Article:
Coorong Nearshore Marine Biounit
2021 Aquatic Ecosystem Condition Report
- On the map, zoom in and click on the dots to view underwater video at each site
- The biounit is subject to high wave energy
- Seagrass in the south of the biounit is largely dense and continuous, seagrass loss was significant at many of the sites
- Some indicators of nutrient enrichment such as epiphyte loads has disappeared
About the biounit
The Coorong biounit is in the Coorong bioregion and spans the outer western edge of Horseshoe Bay at Port Elliot to Cape Jaffa at the southern end of Lacepede Bay. The majority of coastal waters of the Coorong biounit are high energy with waves rolling over bare sand and breaking onto the sandy beaches of the Younghusband Peninsula. The seafloor gradient decreases in the southern end of the biounit allowing seagrasses to proliferate in the shallow waters of Lacepede Bay while reefs become prevalent at the outer, more exposed areas of the bay.
The towns of Port Elliot, Middleton and Goolwa are adjacent the northern section of the Coorong biounit. The population of these towns are steadily increasing with new permanent residents in the Sea-change movement. Tourists swell the population of these coastal towns during holiday periods. The growing urbanisation and flux of tourists is likely to be increasing stormwater runoff and possible strain on the sewerage systems resulting in more pollutants reaching the marine environment. In the south of the biounit is Lacepede Bay and the coastal towns of Kingston SE, and Cape Jaffa. Urban runoff from these small towns carrying nutrients and sediment reaches the coast during periods of heavy rainfall.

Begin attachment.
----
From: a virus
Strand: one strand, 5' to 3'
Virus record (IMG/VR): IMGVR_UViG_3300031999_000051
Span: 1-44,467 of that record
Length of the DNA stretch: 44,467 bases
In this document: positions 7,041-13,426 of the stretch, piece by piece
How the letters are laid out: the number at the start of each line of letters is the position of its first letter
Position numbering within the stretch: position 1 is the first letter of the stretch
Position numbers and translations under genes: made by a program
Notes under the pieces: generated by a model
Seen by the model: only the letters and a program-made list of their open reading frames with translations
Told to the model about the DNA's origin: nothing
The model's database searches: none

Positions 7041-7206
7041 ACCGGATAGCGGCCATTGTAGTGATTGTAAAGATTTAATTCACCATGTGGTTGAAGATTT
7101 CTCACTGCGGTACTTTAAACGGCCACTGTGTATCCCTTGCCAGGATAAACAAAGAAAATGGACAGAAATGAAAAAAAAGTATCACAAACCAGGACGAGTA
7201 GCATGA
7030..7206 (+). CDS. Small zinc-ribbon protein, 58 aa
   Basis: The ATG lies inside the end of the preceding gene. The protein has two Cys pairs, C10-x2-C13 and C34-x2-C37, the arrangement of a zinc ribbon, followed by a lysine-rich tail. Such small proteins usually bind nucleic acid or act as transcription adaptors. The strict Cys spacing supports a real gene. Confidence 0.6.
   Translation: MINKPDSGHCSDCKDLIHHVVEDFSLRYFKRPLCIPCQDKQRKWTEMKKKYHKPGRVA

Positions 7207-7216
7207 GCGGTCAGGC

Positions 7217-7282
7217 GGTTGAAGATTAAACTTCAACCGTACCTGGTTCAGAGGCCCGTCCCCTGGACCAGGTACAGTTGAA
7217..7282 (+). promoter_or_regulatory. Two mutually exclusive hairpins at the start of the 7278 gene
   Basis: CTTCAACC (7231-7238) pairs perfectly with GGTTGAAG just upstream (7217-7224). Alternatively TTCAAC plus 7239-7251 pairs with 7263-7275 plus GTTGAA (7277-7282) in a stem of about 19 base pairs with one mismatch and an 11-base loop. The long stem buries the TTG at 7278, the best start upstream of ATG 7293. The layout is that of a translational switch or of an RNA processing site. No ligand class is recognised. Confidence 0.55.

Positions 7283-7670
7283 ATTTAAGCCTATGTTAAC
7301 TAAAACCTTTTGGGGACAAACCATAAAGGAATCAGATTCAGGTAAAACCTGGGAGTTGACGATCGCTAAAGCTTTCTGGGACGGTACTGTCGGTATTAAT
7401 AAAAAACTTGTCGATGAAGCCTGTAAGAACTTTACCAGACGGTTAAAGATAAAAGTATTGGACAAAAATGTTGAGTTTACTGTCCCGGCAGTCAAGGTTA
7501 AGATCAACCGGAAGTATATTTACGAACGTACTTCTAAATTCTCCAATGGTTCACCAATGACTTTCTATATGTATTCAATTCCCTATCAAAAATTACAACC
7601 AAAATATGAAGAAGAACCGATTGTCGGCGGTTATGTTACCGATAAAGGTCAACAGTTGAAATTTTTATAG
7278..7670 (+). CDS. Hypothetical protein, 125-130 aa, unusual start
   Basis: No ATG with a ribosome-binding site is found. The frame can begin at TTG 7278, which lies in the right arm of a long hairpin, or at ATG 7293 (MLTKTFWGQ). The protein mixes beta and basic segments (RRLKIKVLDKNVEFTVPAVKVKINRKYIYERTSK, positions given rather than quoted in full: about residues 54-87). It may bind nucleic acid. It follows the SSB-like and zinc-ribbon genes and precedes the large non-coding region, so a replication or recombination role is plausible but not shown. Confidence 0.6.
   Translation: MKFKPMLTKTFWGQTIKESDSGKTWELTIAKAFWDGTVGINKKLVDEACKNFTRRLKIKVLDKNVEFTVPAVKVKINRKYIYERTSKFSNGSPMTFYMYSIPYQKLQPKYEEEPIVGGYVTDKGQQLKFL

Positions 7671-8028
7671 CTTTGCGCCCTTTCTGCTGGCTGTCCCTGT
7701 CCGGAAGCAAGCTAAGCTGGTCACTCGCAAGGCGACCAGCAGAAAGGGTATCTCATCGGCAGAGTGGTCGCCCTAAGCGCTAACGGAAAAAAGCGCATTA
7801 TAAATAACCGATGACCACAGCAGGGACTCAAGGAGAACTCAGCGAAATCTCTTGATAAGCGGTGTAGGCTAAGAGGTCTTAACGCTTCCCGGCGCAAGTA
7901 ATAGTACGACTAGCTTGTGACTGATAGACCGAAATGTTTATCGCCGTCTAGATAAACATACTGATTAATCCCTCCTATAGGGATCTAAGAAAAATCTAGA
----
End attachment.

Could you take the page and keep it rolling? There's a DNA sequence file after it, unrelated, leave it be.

The southeast region of South Australia is a highly modified landscape. Since 1863, broad-scale land clearance has occured and the construction of an extensive cross-catchment drainage system. Dozens of drains discharge nutrient and sediment laden water from agricultural catchments directly to the marine environment. Agricultural runoff contributes nutrients and sediment to the marine environment often in very large volumes and high concentration discharge events.
In 2015 the Canunda biounit was in Very Good condition, based on monitoring conducted over autumn and spring seasons.
A reduced number of sites were monitored in 2021 (10) compared to 2015 (21). For comparable analysis, only sites that were monitored in both years were used to calculate the latest scores. Sites in waters between 2 – 15 m deep were surveyed during autumn 2021 were analysed to assess the condition of the Coorong biounit. There are large areas within the biounit that are deeper than 15 m that are not included as a part of this evaluation.